Rabies Vaccine Baits To Be Dropped in Burlington and Oakville
Published July 27, 2017 at 1:35 am
Rabies vaccine baits are being dropped in north Burlington starting today by the Ministry of Natural Resources and Forestry (MNRF) to prevent the disease from spreading through fox and raccoon popu
Rabies vaccine baits are being dropped in north Burlington starting today by the Ministry of Natural Resources and Forestry (MNRF) to prevent the disease from spreading through fox and raccoon populations.
Raccoon strain rabies were reported in three raccoons and one skunk found in Burlington on July 6.
Halton’s health department has received positive reports for 11 raccoons and seven skunks and is reminding residents to avoid all contact with raccoons, skunks and other wild animals.
Several cases were found in the Hamilton area in 2015.
The MNRF is also is distributing oral rabies vaccine bait in Oakville – along with other parts of southern and eastern Ontario – in an effort to prevent the disease from spreading through the raccoon and fox populations. The program will begin mid-July and continue until the end of October.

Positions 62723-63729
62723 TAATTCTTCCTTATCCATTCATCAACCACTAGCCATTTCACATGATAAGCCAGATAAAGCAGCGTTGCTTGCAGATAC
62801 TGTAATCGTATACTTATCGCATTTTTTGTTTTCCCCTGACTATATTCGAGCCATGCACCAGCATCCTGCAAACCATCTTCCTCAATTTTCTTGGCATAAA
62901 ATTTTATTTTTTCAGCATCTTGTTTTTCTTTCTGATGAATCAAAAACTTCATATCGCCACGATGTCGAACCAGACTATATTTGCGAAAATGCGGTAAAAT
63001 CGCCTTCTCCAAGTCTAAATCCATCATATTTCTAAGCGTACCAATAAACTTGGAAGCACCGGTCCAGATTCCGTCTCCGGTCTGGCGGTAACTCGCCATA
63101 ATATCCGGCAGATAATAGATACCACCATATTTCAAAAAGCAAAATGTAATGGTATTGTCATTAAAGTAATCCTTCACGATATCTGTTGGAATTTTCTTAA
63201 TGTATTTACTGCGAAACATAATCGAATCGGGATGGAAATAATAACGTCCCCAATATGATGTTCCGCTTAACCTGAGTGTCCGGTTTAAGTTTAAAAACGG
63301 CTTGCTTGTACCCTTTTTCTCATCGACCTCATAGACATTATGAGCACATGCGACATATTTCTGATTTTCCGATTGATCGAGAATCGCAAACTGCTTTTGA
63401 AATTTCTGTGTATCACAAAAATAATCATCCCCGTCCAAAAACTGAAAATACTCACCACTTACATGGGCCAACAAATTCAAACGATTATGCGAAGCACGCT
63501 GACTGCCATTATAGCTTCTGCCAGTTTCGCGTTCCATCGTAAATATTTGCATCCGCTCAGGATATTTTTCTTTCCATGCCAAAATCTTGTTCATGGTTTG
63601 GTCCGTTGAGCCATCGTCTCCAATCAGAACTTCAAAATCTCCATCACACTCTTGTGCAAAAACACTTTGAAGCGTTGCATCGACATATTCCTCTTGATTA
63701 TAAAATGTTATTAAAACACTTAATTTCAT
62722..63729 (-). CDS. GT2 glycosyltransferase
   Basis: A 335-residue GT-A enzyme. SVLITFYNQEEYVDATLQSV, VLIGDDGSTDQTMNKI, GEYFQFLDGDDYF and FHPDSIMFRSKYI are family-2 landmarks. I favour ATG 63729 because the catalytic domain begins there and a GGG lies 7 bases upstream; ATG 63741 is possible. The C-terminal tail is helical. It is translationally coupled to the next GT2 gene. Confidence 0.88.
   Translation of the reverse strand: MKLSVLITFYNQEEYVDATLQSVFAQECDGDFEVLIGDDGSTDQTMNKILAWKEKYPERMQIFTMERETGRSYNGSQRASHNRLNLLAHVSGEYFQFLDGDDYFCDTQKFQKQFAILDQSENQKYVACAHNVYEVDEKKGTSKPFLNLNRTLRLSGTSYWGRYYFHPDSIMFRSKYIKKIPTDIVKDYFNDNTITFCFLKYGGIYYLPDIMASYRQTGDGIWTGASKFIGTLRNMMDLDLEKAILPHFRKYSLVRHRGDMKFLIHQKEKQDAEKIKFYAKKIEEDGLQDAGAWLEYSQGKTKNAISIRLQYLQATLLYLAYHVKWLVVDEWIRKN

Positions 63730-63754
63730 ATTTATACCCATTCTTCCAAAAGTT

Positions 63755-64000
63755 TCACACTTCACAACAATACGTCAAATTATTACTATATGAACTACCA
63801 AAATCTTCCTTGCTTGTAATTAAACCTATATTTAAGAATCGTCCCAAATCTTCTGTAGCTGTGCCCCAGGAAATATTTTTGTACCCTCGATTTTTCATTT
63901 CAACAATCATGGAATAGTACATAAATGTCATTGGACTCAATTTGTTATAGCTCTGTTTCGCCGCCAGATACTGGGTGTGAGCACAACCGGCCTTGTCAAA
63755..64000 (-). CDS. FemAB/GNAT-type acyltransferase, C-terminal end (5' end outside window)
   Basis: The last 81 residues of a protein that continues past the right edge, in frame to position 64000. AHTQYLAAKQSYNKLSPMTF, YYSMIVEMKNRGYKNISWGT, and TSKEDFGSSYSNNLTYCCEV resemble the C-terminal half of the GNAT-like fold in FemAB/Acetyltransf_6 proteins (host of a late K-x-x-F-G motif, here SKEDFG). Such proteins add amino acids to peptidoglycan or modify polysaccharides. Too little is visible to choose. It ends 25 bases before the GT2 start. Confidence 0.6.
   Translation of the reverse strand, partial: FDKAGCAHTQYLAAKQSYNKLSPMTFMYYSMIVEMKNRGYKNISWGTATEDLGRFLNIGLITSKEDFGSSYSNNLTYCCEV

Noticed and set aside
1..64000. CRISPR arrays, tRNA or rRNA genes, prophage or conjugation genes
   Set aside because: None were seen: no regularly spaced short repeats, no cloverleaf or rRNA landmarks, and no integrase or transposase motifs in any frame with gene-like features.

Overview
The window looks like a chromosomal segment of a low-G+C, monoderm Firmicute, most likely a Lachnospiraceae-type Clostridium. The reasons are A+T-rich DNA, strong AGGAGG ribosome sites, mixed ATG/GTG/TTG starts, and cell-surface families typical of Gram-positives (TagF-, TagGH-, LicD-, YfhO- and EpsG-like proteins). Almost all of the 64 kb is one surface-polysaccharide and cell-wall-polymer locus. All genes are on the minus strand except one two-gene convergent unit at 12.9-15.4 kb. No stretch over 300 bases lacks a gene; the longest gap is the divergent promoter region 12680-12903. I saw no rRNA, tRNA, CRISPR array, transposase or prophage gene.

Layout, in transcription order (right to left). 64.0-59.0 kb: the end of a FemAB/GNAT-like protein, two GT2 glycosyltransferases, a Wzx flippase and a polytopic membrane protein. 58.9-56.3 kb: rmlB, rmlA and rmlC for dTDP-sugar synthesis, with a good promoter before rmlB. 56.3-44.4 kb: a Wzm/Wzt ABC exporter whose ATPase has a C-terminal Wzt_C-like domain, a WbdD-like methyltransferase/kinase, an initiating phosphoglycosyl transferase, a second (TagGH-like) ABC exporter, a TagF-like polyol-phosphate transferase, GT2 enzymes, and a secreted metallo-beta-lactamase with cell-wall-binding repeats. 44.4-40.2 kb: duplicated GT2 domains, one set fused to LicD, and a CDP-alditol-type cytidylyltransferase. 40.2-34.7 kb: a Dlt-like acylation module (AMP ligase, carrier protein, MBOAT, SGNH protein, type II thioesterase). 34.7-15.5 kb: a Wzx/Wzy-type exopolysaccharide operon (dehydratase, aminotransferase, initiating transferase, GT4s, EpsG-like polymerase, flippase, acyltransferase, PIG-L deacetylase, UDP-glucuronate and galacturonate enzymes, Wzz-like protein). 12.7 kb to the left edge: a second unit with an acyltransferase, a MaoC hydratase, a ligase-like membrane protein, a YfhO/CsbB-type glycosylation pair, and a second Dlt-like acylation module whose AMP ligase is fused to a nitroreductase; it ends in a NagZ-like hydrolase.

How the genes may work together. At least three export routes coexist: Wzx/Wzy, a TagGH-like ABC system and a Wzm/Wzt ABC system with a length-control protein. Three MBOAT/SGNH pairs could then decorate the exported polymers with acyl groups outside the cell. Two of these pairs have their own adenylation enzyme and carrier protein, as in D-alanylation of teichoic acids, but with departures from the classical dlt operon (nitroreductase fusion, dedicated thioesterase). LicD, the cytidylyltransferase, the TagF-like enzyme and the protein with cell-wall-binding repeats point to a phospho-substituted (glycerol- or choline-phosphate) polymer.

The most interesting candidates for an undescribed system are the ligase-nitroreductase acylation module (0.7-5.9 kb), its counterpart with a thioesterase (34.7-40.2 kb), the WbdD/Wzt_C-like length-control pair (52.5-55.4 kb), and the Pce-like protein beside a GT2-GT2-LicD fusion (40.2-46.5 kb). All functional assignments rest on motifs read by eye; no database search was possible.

There have been no confirmed cases of rabies in Oakville this year.
The khaki-green coloured, loonie-sized bait being distributed in parks and woodlands around Oakville is made of wax-fat with an attractant flavour (vanilla-sugar) and read “DO NOT EAT.”
A plastic package containing the liquid rabies vaccine is embedded in the centre. When an animal such as a raccoon or fox bites into the bait, it punctures an inner plastic container and releases the vaccine, which gets absorbed into its mouth. A label with the MNRF’s toll-free telephone number (1-888-574-6656) and “Do not eat” are located on the exterior of the bait package.
A small camera is sometimes set up near the bait to track the effectiveness of the program.
If found, the bait should not be touched, but left for raccoons and foxes to consume.
Though the bait is not harmful to pets or people, dogs may experience an upset stomach or allergic reaction from the vaccines. Pet owners should contact their veterinarian as a precaution if ingestion is suspected. No cases of this have been reported to the ministry so far.
For more information, check out Ontario.ca/rabies or contact MNRF’s rabies information line at 1-888-574-6656.insauga's Editorial Standards and Policies advertising